City of Jackson says water has been restored to most homes; some areas still seeing low water pressure

The Capital City still remains under a boil water notice.
Updated: Mar. 7, 2021 at 11:35 PM CST
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JACKSON, Miss. (WLBT) - As the City of Jackson approaches its third week of dealing with water woes, city leaders said progress is being made when it comes to restoring water to residents.

The city said most of the city has seen its water restored.

However, some pockets in South Jackson on Forest Hill Road and McCluer Road are still experiencing low pressure.

This comes after the water system was crippled during last month’s winter storms.

As of Sunday, the city said the psi (pounds per square inch) is at 89, it’s goal is to reach 90.

One Jackson resident who recently had their water restored is Kehinde Gaynor.

Gaynor said seeing running water flowing from his faucet again wasn’t a joyous moment.

“I didn’t feel excited when the water came back, I should’ve already had the water,” Gaynor expressed.

Earlier this week, Gaynor said he filled up empty buckets with raindrops as they fell from the sky, and used that water to flush his toilet.

He said his family went 18 days without running water inside their home.

“You know, I just wouldn’t wish this upon anybody,” said Gaynor.

“The pressure is not at 100 percent, but it’s better,” said Nadia Gaynor, Kehinde’s wife. “We’re thankful that it is on. We can at least flush our toilets, we were able to actually take showers yesterday, and today I’ve been able to wash clothes.”

The Gaynor’s said they’ve spent roughly $4,000 trying to get by during this crisis.

“I cook, my wife cooks, so if we can’t cook and prepare our food we have to buy takeout food,” said Gaynor. “We have to drive miles just to get it, bring it back, and then the costs of the hotels on top of that, it was an enormous bill.”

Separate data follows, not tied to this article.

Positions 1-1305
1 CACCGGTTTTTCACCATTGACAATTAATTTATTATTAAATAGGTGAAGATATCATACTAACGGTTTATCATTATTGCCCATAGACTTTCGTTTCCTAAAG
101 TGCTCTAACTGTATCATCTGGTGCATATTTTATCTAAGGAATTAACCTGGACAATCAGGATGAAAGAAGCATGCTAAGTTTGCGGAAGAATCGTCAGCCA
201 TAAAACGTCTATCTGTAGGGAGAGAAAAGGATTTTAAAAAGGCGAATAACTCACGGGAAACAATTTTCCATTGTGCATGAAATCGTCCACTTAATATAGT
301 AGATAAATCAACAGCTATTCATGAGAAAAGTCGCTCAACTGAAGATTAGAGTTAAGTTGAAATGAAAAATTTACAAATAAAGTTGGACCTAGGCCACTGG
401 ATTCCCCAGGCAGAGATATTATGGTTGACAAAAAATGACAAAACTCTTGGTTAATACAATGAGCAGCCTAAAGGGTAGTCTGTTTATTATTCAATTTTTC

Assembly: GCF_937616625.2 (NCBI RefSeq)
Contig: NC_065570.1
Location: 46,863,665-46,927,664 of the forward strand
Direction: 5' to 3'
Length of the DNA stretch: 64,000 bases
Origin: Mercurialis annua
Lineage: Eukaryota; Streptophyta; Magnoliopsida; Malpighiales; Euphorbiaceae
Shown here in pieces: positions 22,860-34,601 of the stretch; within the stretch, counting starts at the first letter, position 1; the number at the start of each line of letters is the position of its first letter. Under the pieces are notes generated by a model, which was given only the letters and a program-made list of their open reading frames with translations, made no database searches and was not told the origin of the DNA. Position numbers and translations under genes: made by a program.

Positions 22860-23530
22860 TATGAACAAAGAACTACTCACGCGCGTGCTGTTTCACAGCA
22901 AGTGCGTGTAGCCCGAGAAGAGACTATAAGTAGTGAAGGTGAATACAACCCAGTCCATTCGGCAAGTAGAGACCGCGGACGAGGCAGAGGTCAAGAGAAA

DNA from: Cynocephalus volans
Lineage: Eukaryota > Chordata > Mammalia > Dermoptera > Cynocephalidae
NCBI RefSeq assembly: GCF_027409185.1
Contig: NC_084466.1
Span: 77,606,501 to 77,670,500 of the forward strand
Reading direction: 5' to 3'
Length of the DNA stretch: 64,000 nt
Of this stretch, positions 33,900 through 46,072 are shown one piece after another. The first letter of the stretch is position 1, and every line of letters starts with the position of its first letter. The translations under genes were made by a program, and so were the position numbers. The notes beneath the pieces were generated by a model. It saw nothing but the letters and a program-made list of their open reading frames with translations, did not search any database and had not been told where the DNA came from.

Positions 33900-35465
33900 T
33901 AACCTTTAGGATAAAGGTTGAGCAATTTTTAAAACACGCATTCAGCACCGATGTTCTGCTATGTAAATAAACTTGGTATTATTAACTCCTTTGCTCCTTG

Governor Tate Reeves addressed the city’s water crisis on national news Sunday morning.

The governor stated that Jackson’s water issues have been decades in the making.

“It’s the fact that a large number of municipalities in our state and around the country have ignored routine maintenance,” said Governor Reeves. “You do that over many years, you put yourself in a very difficult position.”

Reeves said the long term fix is investing in infrastructure, including using funds from the stimulus relief package that was recently passed by lawmakers in Washington.

“It was very interesting to hear Senator (Joe) Manchin say that in this COVID relief bill that we could actually use some of the money to invest in water and sewer systems,” the governor said. “While I think that’s ridiculous that they spent $1.9 trillion on things other than what was needed for the virus, if that’s an option, we’re going to do everything we can to utilize it.”

On Sunday, the city did see a minor mechanical issue with the raw water screens.

Contractors were onsite to fix the issue.

The city said no water pressure was lost while repairs were being made.

The Capital City still remains under a boil water notice.

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